An issue ever present when taxpayers do such scams is the penalty exposure. As readers of this blog know, when such sophisticated taxpayers enter such scams, they look to minimize their penalty exposure with tax opinions from tax professionals upon which they claim to have "relied." If they can convince a court that they relied, then the cost of playing the audit lottery via the scam is just paying the taxes they owed anyway, interest during the period they used the fisc's money, and the exorbitant fees they paid to implement the scam. So, as is typical,. this taxpayer got an opinion letter from a prominent law firm, Andrews & Kurth, here, which had helped Goldman Sachs conceptualize the scam. By the time of trial, for some unexplained reason, the taxpayer did not rely upon the opinion for penalty relief. The district court in its opinion (fn. 4) said: "Dow does not rely on the opinion of Andrews & Kurth in this case, and the Court does not take it into consideration in this opinion."
So, after rejecting the scam, the Fifth Circuit turned to the issue of whether the taxpayer could avoid the penalties that come along with bullshit tax shelters. Excepting civil fraud penalties that perhaps ought to come along with such scams, the penalties at play in these well-papered and well-lawyered scams are the accuracy related penalties of 20% or in particularly egregious cases 40%. The district court imposed the 20% penalty for (i) negligence and (ii) substantial understatement. The district court declined to assert the gross valuation misstatement penalty based upon outlier Fifth Circuit authority that suggested that, when the shelter was so stinky as a matter of law that it had no substance whatever, any gross misvaluation or basis overstatement can be ignored so the grosss valuation misstatement did not apply. After the district court so held, the Supreme Court decided United States v. Woods, ___ U.S. ___, 134 S. Ct. 557 (2013), here, which rejected that notion. For my blog entry on Woods, see Supreme Court Applies 40% Penalty to Bullshit Basis Enhancement Shelters (Federal Tax Crimes Blog 12/3/13), here. Accordingly, the Fifth Circuit remanded to the district court to reconsider its penalty conclusions in light of Woods.
Addendum 9/20/14 3:00 pm:
As in many bullshit tax shelters, the phantom income that is the consequence of phantom tax benefits need to be deflected, otherwise if that income were left with the taxpayer playing the game, the benefits would be reversed. So, as is typical, the hunt is on in these deals for a tax indifferent party who can "suffer" the phantom income with no tax cost. Foreign banks are real accommodating in that respect. They were ubiquitous in the tax shelter shenanigans of the 1990s and early 2000s, both the individual mass (somewhat) marked individual shelters and the corporate shelters that I have discussed in this blog. Needless to say they were prominent in Chemtech. From the Fifth Circuit opinion:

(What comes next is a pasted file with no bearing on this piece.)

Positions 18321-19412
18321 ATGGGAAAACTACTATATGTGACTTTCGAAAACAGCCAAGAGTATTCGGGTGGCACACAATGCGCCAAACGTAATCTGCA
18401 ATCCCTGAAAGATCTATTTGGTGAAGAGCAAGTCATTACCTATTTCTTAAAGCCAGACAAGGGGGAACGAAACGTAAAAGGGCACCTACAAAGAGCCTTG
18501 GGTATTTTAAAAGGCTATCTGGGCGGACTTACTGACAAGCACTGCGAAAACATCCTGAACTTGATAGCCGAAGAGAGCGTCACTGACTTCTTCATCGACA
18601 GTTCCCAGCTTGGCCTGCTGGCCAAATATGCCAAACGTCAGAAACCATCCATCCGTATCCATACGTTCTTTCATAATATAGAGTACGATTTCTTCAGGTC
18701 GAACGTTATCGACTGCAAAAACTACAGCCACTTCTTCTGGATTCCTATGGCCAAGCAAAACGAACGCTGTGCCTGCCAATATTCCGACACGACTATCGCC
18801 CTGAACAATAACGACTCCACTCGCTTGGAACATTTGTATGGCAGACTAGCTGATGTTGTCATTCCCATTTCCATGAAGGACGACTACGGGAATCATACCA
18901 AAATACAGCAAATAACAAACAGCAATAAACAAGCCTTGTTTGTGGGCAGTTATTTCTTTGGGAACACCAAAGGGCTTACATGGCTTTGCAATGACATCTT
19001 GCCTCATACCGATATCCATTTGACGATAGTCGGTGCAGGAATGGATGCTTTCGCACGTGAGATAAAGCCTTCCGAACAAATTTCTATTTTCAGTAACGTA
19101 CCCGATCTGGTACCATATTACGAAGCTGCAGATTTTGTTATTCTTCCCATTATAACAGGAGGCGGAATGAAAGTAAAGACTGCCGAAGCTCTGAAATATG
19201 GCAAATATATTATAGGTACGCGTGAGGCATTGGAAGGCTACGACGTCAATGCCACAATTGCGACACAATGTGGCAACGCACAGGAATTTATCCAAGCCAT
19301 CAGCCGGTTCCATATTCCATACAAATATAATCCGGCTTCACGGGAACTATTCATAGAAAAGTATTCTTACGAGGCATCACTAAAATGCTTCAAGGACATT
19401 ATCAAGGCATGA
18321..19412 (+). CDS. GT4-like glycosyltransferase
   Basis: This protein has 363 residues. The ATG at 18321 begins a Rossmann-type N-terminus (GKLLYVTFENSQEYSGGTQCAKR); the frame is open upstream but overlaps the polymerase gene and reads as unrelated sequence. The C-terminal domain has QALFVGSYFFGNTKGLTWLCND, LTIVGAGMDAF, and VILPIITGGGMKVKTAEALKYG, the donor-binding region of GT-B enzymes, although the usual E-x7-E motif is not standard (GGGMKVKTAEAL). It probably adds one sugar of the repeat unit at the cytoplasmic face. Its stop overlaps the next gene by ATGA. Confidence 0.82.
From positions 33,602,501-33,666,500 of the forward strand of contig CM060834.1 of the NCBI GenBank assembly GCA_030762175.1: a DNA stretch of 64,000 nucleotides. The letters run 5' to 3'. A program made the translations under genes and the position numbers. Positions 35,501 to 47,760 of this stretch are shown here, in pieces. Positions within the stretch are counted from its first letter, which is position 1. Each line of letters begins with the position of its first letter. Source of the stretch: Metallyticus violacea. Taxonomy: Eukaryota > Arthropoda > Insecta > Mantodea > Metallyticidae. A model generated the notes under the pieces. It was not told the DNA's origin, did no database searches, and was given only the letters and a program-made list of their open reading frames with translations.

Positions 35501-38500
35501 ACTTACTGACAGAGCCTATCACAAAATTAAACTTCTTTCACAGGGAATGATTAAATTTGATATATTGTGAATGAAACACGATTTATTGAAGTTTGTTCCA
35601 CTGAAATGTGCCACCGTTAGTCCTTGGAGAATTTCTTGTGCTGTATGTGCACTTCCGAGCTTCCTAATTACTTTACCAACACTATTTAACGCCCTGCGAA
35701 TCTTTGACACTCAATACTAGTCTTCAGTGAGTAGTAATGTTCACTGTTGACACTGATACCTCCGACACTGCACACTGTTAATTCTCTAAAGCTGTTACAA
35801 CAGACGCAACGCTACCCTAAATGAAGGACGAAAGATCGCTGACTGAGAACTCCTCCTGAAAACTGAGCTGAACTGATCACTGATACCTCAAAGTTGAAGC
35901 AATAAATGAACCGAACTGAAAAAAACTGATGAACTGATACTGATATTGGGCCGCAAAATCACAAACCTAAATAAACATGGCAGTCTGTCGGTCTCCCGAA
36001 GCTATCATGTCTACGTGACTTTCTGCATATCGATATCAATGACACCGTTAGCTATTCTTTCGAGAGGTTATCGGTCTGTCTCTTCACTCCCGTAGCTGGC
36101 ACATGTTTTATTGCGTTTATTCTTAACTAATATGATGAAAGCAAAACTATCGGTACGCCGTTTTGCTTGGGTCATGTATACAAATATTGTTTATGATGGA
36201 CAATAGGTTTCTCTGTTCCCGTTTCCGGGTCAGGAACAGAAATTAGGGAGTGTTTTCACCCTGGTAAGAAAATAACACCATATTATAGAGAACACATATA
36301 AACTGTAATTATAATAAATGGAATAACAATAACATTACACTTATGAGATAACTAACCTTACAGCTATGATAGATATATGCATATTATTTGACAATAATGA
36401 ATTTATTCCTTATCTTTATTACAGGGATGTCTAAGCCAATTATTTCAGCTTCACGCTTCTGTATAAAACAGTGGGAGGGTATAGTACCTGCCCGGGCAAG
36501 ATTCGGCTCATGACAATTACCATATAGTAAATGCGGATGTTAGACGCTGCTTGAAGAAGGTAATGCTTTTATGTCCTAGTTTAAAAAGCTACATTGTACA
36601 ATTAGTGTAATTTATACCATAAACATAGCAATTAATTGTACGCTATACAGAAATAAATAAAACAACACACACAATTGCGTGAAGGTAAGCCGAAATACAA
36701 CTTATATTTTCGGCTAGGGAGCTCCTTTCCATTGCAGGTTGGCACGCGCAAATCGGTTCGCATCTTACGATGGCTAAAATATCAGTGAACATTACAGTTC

This appeal concerns the tax consequences of two transactions undertaken by Dow Chemical Company ("Dow") and a number of foreign banks n1 from 1993 through 2006. During those years, Dow and the foreign banks purported to operate two partnerships that generated over one billion dollars in tax deductions for Dow. * * * *
n1 Bank of Brussels Lambert, Dresdner Bank A.G., Kredietbank N.V., National West-minster Bank plc, and Rabo Mercent Bank N.V. (collectively, "the foreign banks").
Third, the corporation had to entice foreign entities to participate in the transaction. The tax benefits generated by the partnership could be attained only if the partnership's income could be assigned to a tax-indifferent party.The foreign banks were the tax indifferent parties. Hence, they entered fake transactions to assist the taxpayer in raiding the fisc. Shame on them. Why not more consequences than shame? At least in the individual tax shelter cases, major penalties were imposed on some of the banks for facilitating the bullshit tax shelters other than the taxpayers suffered any costs for enabling the bullshit tax shelters, except perhaps reputational when called out by name in cases such as Chemtech. And the corporate tax shelter taxpayers only paid the tax, often a 20% penalty and sometimes a 40% penalty, and interest on the tax and penalty, costs hardly sufficient on a cost benefit basis to really discourage the benefits of winning the audit lottery. How many of these deals and at what cost to the fisc that were never discovered or if discovered to complex to understand in the blizzard of contrivances in which they were packaged?